Lewis had the archetypal ‘born in a trunk’ showbiz childhood. Born in Newark, New Jersey in 1926 to entertainers Daniel and Rae Levitch, he grew up as Joseph Levitch – although biographer Shawn Levy has pointed out that his birth certificate carries the name Jerome. Becoming part of their act at an early age, he rapidly became a fixture at hotels on the so-called Borscht Belt of the Catskill Mountains; in his teens, he performed solo. His breakthrough came when he met crooner Dean Martin, and in 1946 formed a massively successful comedy and cabaret duo. Based on Lewis’s gangling child-like hyperactivity and Martin’s leisurely sophistication, it was a combination that Lewis defined as “a handsome man and a monkey”. This unsettlingly self-deprecating formula might seem implicitly to invoke the antisemitic rhetoric of which Lewis must certainly have been a target in his time, but in a New York Times article this week, Jeremy Dauber has persuasively argued that the contradictions of American Jewish identity were something that Lewis consistently explored to great effect in his work.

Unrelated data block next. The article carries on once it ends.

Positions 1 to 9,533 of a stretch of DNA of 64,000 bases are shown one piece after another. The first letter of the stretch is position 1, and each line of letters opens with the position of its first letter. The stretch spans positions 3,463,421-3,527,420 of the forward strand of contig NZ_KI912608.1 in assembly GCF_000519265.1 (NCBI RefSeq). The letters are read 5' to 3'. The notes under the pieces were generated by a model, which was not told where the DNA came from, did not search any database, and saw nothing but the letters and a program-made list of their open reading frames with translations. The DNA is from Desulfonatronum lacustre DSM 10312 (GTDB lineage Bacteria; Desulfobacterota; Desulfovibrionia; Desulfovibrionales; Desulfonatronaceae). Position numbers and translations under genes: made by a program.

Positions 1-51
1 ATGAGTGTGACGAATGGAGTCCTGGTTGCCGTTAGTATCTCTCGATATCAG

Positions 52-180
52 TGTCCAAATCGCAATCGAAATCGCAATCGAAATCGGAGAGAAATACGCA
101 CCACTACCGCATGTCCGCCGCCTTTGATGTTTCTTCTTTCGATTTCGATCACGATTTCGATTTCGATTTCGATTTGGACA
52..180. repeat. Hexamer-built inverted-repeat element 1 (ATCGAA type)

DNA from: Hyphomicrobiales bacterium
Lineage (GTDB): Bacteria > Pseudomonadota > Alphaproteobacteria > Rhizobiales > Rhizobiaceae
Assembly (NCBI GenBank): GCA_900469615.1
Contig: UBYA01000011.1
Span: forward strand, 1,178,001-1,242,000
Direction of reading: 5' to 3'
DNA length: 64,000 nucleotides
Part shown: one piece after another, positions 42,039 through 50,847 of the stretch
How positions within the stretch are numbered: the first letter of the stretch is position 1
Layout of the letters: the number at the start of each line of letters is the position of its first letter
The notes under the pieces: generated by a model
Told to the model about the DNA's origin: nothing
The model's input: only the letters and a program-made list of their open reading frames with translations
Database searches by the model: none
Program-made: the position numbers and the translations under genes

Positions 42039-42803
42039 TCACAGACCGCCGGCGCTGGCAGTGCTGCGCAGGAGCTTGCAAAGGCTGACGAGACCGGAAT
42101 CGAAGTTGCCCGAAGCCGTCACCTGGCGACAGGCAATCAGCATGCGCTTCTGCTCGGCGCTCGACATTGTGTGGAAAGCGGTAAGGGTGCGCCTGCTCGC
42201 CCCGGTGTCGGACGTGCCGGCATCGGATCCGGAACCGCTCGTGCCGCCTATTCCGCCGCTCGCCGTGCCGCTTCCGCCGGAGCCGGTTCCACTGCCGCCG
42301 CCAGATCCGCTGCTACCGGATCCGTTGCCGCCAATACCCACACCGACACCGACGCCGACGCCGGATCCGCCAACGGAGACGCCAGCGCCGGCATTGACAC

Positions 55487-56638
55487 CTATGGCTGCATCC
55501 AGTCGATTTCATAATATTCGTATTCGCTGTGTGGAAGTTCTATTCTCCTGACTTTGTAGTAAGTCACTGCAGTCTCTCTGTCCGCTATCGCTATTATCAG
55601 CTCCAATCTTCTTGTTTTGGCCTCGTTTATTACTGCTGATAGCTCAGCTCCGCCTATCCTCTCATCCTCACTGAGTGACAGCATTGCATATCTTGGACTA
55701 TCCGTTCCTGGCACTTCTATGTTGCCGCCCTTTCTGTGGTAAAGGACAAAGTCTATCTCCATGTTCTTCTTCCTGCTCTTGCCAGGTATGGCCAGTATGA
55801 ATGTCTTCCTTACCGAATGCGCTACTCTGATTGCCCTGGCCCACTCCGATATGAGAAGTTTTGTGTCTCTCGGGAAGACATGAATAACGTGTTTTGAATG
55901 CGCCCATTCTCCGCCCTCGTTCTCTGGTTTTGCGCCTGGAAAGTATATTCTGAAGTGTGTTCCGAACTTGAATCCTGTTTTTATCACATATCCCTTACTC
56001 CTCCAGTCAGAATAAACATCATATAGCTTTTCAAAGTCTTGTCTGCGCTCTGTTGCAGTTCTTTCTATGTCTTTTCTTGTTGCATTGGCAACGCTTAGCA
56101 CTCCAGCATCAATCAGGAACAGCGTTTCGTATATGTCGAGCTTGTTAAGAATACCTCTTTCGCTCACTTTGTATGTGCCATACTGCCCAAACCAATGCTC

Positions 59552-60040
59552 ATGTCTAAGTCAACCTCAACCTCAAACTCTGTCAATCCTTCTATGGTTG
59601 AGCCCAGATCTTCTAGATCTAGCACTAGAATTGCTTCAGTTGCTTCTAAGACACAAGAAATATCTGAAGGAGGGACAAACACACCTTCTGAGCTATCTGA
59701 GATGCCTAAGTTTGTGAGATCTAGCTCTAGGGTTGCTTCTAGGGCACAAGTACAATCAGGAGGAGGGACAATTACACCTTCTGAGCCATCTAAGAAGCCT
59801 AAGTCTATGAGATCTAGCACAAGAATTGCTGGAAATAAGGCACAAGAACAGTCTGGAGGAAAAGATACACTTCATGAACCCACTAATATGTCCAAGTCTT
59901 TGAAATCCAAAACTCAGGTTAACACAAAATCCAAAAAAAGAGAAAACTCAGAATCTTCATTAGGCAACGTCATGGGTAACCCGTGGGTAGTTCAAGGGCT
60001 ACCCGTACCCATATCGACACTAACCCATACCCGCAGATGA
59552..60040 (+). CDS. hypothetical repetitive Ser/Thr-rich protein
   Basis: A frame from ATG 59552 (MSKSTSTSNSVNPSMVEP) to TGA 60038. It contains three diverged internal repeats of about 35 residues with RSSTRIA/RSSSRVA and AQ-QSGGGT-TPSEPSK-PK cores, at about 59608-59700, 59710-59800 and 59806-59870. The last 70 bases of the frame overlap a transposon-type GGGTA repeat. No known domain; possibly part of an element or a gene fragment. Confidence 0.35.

Having conquered stage and TV in the late 40s, Lewis and Martin were brought to Hollywood by producer Hal Wallis, making their screen debut My Friend Irma (1949). Their most celebrated screen work was with director Frank Tashlin (Artists and Models, 1955; Hollywood or Bust, 1956) whose pedigree as an animator made him a perfect candidate to orchestrate Lewis’s cartoonish humour. After the duo’s acrimonious break-up, Tashlin directed Lewis solo vehicles including Cinderfella (1960) and The Disorderly Orderly (1964).